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Providing evidence to improve practice

Individual study: The effects of grass seeding of heathland on nest distribution of whimbrel Numenius phaeopus on the islands of Fetlar and Unst, Shetland, Scotland

Published source details

Grant M.C. (1992) The effects of re-seeding heathland on breeding whimbrel Numenius phaeopus in Shetland. I. Nest distributions. Journal of Applied Ecology, 29, 501-508


This study is summarised as evidence for the intervention(s) shown on the right. The icon shows which synopsis it is relevant to.

Employ areas of semi-natural habitat for rough grazing (includes salt marsh, lowland heath, bog, fen) Farmland Conservation

A site comparison study in the Shetland Islands, Scotland (Grant 1992) found that areas of heath seeded with grass to improve them for livestock grazing were mostly avoided by nesting whimbrels Numenius phaeopus in favour of unimproved heathland. In 1986 and 1987, this study monitored whimbrels in five areas of heathland that had been partly seeded, four on the island of Fetlar, one on Unst. Eighty-nine percent (111 nests) of the nests were found in unseeded heathland. Most nests were on hummocks and amongst heather. Seeding with grass after ploughing or harrowing resulted in the loss of hummocks and most heather Calluna vulgaris, and created a predominantly grassy habitat. Surface-seeding, without ploughing or harrowing, created less marked changes, with hummocks and heather retained, although hummock height was lowered, and in some areas only dead or dying heather was present.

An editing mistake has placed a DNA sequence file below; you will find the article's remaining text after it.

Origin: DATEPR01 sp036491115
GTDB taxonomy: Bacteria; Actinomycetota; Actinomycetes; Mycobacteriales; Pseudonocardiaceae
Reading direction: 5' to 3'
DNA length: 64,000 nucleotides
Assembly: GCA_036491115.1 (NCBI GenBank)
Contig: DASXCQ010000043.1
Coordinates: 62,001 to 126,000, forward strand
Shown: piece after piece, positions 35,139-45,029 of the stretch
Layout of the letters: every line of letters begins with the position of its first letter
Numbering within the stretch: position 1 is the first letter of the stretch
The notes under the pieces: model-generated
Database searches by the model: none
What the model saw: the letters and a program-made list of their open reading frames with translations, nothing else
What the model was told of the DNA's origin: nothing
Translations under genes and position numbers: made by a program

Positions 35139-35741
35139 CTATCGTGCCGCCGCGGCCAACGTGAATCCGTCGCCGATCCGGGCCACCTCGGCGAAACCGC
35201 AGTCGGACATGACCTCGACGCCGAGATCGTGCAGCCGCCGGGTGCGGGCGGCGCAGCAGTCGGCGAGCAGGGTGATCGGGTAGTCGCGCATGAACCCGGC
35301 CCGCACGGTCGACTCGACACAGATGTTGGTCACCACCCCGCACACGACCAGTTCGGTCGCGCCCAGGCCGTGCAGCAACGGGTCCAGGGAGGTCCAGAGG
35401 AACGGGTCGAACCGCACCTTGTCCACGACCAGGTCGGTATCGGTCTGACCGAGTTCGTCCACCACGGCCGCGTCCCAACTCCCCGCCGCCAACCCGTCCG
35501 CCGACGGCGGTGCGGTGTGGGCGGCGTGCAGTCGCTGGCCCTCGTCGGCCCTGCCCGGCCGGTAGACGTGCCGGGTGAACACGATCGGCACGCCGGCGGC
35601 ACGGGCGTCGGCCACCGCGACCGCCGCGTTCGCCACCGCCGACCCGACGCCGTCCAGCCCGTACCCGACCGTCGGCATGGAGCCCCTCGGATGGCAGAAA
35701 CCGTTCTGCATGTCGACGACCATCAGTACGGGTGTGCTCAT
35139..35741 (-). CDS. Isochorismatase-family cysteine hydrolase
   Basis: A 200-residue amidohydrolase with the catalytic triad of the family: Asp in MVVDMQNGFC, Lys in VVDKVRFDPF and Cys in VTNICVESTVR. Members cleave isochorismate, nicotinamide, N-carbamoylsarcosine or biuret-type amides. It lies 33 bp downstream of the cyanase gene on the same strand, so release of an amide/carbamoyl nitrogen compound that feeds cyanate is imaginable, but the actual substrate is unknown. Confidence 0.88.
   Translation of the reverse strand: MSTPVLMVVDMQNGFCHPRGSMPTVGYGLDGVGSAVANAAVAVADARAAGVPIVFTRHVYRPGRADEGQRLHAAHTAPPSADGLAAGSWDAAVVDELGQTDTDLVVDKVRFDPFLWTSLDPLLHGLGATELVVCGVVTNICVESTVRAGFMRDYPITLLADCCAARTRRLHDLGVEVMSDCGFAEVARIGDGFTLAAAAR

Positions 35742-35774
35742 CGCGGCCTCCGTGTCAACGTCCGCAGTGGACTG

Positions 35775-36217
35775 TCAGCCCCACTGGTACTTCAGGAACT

Plough habitats Bird Conservation

A site comparison study in the Shetland Islands, Scotland (Grant 1992) found that areas of heath seeded with grass to improve them for livestock grazing were mostly avoided by nesting whimbrels Numenius phaeopus in favour of unimproved heathland. In 1986 and 1987, this study monitored whimbrels in five areas of heathland that had been partly seeded, four on the island of Fetlar, one on Unst. Of 111 nests, 89% were found in unseeded heathland. Most nests were on hummocks and amongst heather Calluna vulgaris. Seeding with grass after ploughing or harrowing resulted in the loss of hummocks and most heather, and created a predominantly grassy habitat.  Surface-seeding, without ploughing or harrowing, created less marked changes, with hummocks and heather retained, although hummock height was lowered, and in some areas only dead or dying heather was present.